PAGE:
On 25 April Dr Joseph Slaughter (Columbia University) will give a lecture during the Comparative Literature Seminar at Utrecht University titled 'Hijacking Human Rights: Neoliberalism and the End of the Third World'. This seminar is organised in collaboration with the Utrecht University research focus area Cultures, Citizenship and Human Rights.
hijacking human rights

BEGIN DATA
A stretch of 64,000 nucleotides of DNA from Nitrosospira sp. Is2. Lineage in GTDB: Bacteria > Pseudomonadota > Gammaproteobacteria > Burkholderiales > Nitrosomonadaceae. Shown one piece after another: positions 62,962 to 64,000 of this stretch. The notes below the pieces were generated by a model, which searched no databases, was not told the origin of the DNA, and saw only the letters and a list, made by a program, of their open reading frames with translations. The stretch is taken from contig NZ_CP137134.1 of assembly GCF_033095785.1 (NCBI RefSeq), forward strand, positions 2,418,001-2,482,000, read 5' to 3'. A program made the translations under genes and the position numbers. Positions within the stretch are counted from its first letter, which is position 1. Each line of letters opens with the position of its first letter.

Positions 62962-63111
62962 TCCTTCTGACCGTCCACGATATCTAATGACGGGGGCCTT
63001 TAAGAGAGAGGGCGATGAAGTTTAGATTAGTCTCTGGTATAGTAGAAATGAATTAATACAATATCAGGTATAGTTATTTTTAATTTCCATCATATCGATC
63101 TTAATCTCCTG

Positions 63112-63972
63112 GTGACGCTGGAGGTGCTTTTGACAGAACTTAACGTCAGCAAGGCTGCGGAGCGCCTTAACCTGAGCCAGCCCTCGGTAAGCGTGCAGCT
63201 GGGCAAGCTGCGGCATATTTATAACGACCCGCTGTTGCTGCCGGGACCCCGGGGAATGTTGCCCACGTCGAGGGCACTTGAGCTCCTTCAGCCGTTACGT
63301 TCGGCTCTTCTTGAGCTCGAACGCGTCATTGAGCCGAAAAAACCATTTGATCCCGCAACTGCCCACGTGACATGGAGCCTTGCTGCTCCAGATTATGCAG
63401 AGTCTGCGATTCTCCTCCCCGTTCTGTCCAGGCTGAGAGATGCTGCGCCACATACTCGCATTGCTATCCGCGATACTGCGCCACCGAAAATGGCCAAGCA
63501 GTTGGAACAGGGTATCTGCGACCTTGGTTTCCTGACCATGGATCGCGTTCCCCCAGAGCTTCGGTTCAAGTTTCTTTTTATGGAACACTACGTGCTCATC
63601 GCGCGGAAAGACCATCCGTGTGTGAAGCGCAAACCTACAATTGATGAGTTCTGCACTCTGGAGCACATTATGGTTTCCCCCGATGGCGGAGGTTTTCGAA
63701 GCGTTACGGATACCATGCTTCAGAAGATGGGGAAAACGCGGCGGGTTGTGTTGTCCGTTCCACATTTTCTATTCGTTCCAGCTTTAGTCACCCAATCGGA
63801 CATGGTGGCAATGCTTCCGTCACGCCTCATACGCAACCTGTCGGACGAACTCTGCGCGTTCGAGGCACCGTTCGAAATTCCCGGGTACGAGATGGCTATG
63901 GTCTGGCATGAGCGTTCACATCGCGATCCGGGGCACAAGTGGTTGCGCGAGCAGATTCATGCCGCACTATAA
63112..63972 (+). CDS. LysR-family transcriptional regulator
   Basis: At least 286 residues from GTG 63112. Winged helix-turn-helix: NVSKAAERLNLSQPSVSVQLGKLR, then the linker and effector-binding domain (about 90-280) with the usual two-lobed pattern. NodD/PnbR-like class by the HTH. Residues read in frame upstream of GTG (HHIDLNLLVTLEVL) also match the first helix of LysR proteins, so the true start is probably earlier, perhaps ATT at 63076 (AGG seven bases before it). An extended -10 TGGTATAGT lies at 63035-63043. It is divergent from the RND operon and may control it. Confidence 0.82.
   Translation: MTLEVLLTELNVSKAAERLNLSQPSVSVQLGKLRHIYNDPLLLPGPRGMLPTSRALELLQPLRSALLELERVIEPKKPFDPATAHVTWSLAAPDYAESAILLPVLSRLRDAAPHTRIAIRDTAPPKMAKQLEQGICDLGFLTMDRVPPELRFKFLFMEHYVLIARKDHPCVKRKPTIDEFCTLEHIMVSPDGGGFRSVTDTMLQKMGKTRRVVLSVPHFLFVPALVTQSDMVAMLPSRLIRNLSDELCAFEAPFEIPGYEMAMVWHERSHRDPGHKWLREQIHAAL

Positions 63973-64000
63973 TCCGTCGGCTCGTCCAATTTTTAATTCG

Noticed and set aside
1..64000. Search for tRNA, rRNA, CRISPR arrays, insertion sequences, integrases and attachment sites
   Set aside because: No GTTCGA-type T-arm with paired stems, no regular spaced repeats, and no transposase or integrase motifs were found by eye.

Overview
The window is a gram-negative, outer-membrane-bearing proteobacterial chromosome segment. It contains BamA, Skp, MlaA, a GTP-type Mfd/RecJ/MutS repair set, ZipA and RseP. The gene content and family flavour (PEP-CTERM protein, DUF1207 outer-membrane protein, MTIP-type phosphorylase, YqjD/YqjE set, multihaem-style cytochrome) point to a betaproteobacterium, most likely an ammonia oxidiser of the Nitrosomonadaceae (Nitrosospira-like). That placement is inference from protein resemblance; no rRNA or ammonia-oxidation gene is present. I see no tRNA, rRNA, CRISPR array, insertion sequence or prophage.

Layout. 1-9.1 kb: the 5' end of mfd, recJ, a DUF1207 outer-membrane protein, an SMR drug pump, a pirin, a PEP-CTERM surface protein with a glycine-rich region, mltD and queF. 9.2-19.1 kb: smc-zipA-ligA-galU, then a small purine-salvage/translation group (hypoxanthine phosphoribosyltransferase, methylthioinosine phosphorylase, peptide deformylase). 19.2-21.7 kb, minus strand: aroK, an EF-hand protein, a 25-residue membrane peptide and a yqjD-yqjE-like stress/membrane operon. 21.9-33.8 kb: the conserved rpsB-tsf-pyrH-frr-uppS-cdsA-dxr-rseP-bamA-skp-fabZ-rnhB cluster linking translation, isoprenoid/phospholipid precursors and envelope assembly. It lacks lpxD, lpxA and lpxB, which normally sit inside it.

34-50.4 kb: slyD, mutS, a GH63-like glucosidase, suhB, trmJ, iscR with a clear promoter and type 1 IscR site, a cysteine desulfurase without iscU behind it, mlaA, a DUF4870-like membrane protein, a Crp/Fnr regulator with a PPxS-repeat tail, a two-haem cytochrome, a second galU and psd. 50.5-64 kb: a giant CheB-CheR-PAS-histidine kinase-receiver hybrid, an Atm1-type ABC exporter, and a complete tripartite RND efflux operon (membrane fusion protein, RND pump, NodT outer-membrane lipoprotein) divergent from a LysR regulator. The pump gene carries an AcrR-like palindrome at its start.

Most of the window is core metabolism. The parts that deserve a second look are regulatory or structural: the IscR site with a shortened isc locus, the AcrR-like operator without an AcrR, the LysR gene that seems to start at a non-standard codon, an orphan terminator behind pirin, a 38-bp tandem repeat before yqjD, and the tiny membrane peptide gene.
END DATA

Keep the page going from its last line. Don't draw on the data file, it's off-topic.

Over the past decade, a new historiography of human rights has identified the 1970s as the crucial period when human rights discourse gained traction globally. Most of the historians working in this mode adopt a North Atlantic perspective on the history and concept of human rights; they relegate stories and struggles outside the U.S. and Europe to minor, inconsequential, or irrelevant uses of the languages of human rights. The story of the West’s reduction of human rights to a limited set of individual civil and political protections against state abuses in the 70s cannot be told without recognizing the dramatic foreclosure of other more radical visions of human rights that still obtained in the Third and Fourth Worlds: national self-determination, economic redistribution, and social and cultural security. If the 1970s was the decade of human rights, it was also the decade of hijackings, many of which were undertaken in the name of those broader struggles. As Slaughter argues in this lecture, however, none of those airline hijackings was quite as effective as the neo-liberal hijacking of human rights.